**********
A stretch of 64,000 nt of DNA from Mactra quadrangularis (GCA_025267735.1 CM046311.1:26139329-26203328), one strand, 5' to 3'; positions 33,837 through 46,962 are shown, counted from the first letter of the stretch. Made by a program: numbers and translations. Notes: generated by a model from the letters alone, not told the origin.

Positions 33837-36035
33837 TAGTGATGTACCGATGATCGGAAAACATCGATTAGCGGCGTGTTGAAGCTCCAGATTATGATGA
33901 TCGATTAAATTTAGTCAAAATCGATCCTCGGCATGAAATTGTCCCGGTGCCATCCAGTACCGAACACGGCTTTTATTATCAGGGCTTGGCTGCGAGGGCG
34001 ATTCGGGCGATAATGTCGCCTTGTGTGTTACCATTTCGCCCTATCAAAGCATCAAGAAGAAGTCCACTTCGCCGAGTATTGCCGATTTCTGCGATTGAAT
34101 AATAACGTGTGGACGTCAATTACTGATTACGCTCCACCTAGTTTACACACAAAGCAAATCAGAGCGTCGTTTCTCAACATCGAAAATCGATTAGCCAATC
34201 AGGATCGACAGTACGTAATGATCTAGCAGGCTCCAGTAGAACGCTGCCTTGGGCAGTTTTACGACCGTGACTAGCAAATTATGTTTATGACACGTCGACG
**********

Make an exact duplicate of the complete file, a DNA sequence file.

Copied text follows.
A stretch of 64,000 nt of DNA from Mactra quadrangularis (GCA_025267735.1 CM046311.1:26139329-26203328), one strand, 5' to 3'; positions 33,837 through 46,962 are shown, counted from the first letter of the stretch. Made by a program: numbers and translations. Notes: generated by a model from the letters alone, not told the origin.

Positions 33837-36035
33837 TAGTGATGTACCGATGATCGGAAAACATCGATTAGCGGCGTGTTGAAGCTCCAGATTATGATGA
33901 TCGATTAAATTTAGTCAAAATCGATCCTCGGCATGAAATTGTCCCGGTGCCATCCAGTACCGAACACGGCTTTTATTATCAGGGCTTGGCTGCGAGGGCG
34001 ATTCGGGCGATAATGTCGCCTTGTGTGTTACCATTTCGCCCTATCAAAGCATCAAGAAGAAGTCCACTTCGCCGAGTATTGCCGATTTCTGCGATTGAAT
34101 AATAACGTGTGGACGTCAATTACTGATTACGCTCCACCTAGTTTACACACAAAGCAAATCAGAGCGTCGTTTCTCAACATCGAAAATCGATTAGCCAATC
34201 AGGATCGACAGTACGTAATGATCTAGCAGGCTCCAGTAGAACGCTGCCTTGGGCAGTTTTACGACCGTGACTAGCAAATTATGTTTATGACACGTCGACG